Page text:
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Coming to Cardiff

What is the best way of staying in touch with friends and family back home?

Information provided by Ofcom accredited broadband, TV and phone comparison site Cable.co.uk:

For many of our international students this will be their first experience of living away, so it’s important to stay in contact with friends and family back home. However, many students are on a limited budget, and our international students face even tougher demands on their finances, as staying in touch with home can be expensive.

Fortunately the UK has a wide range of carriers offering suitable mobile phone plans – plus there are some great alternatives such as International Calling Cards, ‘Simply Dial’ numbers and ‘Voice over Internet Protocol’ (VoIP) services that can cut the cost of overseas calls dramatically. Here’s our guide to staying in touch with friends and family – without running out of money.

Cheap international calls from your mobile phone

If you brought one with you then you should avoid using your existing mobile phone if you didn’t set up a specific ‘roaming’ service with your provider in your home country. Simply arriving in the UK, switching on your phone and making calls is likely prove extremely expensive. So the first thing to do is to compare UK carriers that specialise in overseas calls packages.

If your phone is unlocked (and most phone shops in the UK can do this for you quite cheaply), you can buy an international SIM card. All of the UK’s top carriers including O2, Orange, Vodafone and T-Mobile offer international and ‘bolt-on’ call plans to a wide range of destinations such as China, Malaysia, India and other countries including Saudi Arabia, Hong Kong, the USA, Canada and Nigeria – often for as little as 1p/minute. These calls also apply to EU locations, making it a great way to stay in touch when out and about.

However, it’s important to do your research, and if you do already have a contract with a UK carrier then don’t be afraid to contact them and negotiate a new international call package. Remember that they want to keep you as a customer, so they may be willing to change your tariff to one that saves you money on overseas calls.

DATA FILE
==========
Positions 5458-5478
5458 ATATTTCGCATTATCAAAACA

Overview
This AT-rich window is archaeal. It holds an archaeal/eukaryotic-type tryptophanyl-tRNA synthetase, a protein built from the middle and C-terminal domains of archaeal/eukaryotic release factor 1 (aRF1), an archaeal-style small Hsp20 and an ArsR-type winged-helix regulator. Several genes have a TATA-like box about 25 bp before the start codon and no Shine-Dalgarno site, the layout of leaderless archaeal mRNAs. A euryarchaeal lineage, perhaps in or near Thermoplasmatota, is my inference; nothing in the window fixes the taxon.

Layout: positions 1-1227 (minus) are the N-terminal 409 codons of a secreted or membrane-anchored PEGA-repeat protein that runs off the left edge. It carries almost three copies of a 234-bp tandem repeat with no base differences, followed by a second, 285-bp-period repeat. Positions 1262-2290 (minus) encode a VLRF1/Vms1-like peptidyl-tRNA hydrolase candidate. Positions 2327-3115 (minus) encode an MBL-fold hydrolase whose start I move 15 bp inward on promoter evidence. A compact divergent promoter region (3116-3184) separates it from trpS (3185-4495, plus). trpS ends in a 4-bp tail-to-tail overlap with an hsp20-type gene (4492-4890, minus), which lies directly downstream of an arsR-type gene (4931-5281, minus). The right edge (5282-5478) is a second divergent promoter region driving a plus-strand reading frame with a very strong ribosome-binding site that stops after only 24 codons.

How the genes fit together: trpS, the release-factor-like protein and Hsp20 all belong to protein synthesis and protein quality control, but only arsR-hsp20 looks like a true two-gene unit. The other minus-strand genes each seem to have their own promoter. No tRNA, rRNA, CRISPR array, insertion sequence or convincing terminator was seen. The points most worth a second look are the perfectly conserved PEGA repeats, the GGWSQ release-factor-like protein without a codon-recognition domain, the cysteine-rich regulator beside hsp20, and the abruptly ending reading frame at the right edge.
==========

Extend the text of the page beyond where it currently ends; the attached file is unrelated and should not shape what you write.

Don’t forget, if you have a modern smartphone, you can also use it to access mobile broadband services. It’s not always cheap, but if you have a good signal where you live it is possible to use mobile broadband as a substitute for fixed line broadband – plus you have the advantage of being able to use it anywhere. You’ll have to watch out you don’t exceed any data allowances, but you could use mobile broadband to access VoIP systems in order to call abroad very cheaply, and we’ll look at those services in more detail later in this guide. If you do go down this route, be sure to compare prices so you can be sure you get the best value mobile broadband deal. You can compare mobile broadband, using an Ofcom accredited comparison here.

Calling from a landline

If you have a landline phone in your student accommodation then it’s also worth talking to the provider about international call packages. For example, if you are with BT, you can change your contract to include an ‘international add-on’ that lets you make cheaper, long-distance calls. Other providers such as Virgin or TalkTalk offer similar options – contact the provider for more details.

If you haven’t actually got a landline, and need other telecoms services too, be sure to get them together as a package. These days you can compare broadband, TV and phone prices all together online, so you know you’re not paying more than you have to. This site allows you to compare them side by side to get the best deal.

International Calling Cards

These are a great way to pay for international calls, so you know exactly how much you’re spending on contacting your friends and family back home. They are ‘pre-paid’ cards that can be used from fixed landline phones, payphones and even mobile phones.